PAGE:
When thinking of tech hubs, Africa doesn’t exactly spring to mind. But the continent has had some amazing spurts of open innovation, with 45 collaborative hubs now open.
Africa faces some hurdles in developing information technology. Even though global Internet penetration is about 32%, it’s lower in Africa, where only around 11% of the population have access to the Internet through a computer or mobile phone. Within the continent, too, there are enormous divides. While a country like Nigeria has 28% of its population online, Ethiopia has less than 1%. But all that is changing: Internet usage in Africa has grown faster than on any other continent over the past decade.
So what exactly do tech hubs do? In the African continent, they train, connect, and encourage innovation. Here’s a closer look:
A nonprofit starts a school to train the next generation of tech entrepreneurs--and then funds their projects. Meltwater graduated its first 20 students in 2010 and 20 more last year. The graduates can then use seed funding of between $30,000 and $200,000 to develop software businesses that will reach both Ghanaian and global markets.
One example of a recent startup is Dropifi, a web messaging platform which helps companies better analyze, visualize, and respond to incoming messages from contacts. Last fall it took top honors at the Accra Startup Weekend.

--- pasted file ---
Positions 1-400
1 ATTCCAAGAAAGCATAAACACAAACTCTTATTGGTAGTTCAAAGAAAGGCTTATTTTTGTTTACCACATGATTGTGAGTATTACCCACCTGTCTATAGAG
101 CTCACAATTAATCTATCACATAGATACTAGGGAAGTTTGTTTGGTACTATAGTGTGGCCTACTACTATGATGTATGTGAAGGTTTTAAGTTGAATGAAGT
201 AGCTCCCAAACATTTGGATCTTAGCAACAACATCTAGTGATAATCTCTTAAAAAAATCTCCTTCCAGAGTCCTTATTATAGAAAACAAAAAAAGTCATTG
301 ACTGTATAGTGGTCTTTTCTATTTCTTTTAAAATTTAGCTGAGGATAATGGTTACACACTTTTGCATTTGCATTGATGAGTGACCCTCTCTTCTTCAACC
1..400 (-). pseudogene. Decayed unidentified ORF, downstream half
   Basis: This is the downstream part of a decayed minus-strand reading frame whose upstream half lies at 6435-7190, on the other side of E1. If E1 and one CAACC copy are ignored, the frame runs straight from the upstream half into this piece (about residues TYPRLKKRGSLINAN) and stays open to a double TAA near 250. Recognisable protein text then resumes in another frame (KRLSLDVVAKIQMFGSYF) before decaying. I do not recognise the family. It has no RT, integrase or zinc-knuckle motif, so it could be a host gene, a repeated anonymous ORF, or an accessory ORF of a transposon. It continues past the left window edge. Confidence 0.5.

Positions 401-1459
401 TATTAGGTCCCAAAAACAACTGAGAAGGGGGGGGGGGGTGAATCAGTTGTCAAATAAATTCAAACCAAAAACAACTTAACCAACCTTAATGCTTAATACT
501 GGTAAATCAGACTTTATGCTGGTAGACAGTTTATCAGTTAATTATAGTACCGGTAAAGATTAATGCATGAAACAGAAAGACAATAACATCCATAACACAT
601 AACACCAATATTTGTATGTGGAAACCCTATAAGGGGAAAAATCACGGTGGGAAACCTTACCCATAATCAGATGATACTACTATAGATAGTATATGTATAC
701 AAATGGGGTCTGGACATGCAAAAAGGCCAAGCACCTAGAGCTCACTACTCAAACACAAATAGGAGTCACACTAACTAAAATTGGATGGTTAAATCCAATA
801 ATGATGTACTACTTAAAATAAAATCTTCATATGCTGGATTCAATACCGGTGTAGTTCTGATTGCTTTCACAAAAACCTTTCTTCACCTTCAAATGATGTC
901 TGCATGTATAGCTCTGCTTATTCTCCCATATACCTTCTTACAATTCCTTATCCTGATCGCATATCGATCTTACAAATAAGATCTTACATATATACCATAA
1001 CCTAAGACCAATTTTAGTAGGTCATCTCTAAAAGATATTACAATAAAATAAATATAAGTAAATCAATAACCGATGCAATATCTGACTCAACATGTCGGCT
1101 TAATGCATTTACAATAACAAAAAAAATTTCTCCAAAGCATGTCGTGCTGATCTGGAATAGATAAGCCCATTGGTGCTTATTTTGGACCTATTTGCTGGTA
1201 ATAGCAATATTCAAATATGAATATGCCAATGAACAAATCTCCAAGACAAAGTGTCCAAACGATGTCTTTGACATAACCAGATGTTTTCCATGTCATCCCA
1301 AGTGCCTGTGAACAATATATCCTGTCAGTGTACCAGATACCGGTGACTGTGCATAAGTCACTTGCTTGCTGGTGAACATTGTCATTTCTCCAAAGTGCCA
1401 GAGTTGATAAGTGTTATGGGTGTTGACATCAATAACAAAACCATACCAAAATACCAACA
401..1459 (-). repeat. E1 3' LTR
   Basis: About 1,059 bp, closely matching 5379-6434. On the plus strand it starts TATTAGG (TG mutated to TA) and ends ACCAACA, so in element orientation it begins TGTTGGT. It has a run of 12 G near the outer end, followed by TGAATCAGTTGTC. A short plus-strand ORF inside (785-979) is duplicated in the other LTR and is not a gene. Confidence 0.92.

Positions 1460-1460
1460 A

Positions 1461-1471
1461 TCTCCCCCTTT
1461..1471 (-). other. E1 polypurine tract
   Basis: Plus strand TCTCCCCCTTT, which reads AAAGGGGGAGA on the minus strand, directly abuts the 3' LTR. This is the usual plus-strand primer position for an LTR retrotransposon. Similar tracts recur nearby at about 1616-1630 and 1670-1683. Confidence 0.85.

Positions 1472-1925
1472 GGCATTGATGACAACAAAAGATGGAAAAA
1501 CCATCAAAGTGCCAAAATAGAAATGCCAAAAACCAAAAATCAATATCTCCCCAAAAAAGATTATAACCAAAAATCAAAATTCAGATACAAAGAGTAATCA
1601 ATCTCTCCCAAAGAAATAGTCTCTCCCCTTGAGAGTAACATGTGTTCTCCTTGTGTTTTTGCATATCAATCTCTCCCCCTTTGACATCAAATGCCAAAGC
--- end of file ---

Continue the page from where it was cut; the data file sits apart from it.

One of the first tech hubs in Sub-Saharan Africa, ActivSpaces serves to engineer socially responsible investment and the incubation of African small and medium-sized enterprises. One thing Cameroon has going for it? A ballooning population of young people--40% under the age of 15--many of whom are online and engaged.
One example of a project is Bisou, a motion-activated streetlamp. When motion is detected, the light comes on and a piece of music or a public service announcement can be played, helping out parts of cities that can’t afford to keep the lights on all the time, but want to reduce crime.
iHub just won $150,000 in funding from Google to expand its operations. Acting as a more traditional incubator, iHub seeks to connect entrepreneurs with funders. Membership is open and free to those who work in programming, design, or research, but different levels of membership open up different opportunities.
iHub supported the creation of M-Farm, a mobile-phone service that delivers real-time information to farmers on current market prices, weather alerts, and agro-supplies in their area. It also brings farmers together to buy or sell their products in groups, helping them to gain access to larger markets.
M-Farm enables farmers to carry out a cost-benefit analysis before deciding where to sell their products, with voice controls in both English and Swahili.
Co-Creation calls itself a pre-incubation space, where work to catalyze creative social tech ventures can take place. It recently launched Ideas 2020 a crowdsourced platform to gather citizens’ ideas to improve Nigeria ahead of the year 2020, when the country is expected to be one of the largest 20 economies in the world.
CcHub is supporting Budgit, an online platform that uses infographics to make the Nigerian government budget easier for citizens to read and understand. The platform was born out of the Hub’s training series, which focused on good governance. Budgit went live in September last year, posting 100,000 hits in its first month online.
And there are more on the way. A pilot program funded by Google in South Africa called Umbono has just started taking applications for its six-month fellowship, training entrepreneurs and then connecting them with funding sources.